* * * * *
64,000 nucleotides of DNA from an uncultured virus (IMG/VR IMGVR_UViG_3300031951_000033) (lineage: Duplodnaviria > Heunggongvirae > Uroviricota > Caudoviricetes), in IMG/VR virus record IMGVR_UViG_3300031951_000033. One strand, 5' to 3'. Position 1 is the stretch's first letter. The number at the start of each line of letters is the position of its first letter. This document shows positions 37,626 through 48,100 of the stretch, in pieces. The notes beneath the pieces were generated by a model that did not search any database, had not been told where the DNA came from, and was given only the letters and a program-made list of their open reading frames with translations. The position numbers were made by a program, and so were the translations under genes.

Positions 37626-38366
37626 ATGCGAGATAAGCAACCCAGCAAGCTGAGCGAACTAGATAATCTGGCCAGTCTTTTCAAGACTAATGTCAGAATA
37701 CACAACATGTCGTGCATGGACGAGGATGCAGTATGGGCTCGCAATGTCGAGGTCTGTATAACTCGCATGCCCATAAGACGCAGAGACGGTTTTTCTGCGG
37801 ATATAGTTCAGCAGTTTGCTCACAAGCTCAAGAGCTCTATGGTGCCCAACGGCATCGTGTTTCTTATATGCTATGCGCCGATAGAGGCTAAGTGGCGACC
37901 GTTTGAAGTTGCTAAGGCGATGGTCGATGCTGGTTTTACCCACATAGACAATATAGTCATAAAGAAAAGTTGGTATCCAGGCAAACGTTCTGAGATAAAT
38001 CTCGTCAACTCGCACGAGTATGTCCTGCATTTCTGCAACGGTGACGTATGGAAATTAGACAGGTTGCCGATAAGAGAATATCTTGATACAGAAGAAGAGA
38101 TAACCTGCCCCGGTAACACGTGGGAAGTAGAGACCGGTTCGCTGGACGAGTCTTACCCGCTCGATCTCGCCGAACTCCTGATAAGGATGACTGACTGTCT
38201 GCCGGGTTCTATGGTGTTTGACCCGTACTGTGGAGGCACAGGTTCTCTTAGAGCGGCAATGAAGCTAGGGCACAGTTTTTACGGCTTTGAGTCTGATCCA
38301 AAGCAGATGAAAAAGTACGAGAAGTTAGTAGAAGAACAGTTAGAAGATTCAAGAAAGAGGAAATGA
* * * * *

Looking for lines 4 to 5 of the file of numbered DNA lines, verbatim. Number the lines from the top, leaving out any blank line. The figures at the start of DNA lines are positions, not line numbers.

37701 CACAACATGTCGTGCATGGACGAGGATGCAGTATGGGCTCGCAATGTCGAGGTCTGTATAACTCGCATGCCCATAAGACGCAGAGACGGTTTTTCTGCGG
37801 ATATAGTTCAGCAGTTTGCTCACAAGCTCAAGAGCTCTATGGTGCCCAACGGCATCGTGTTTCTTATATGCTATGCGCCGATAGAGGCTAAGTGGCGACC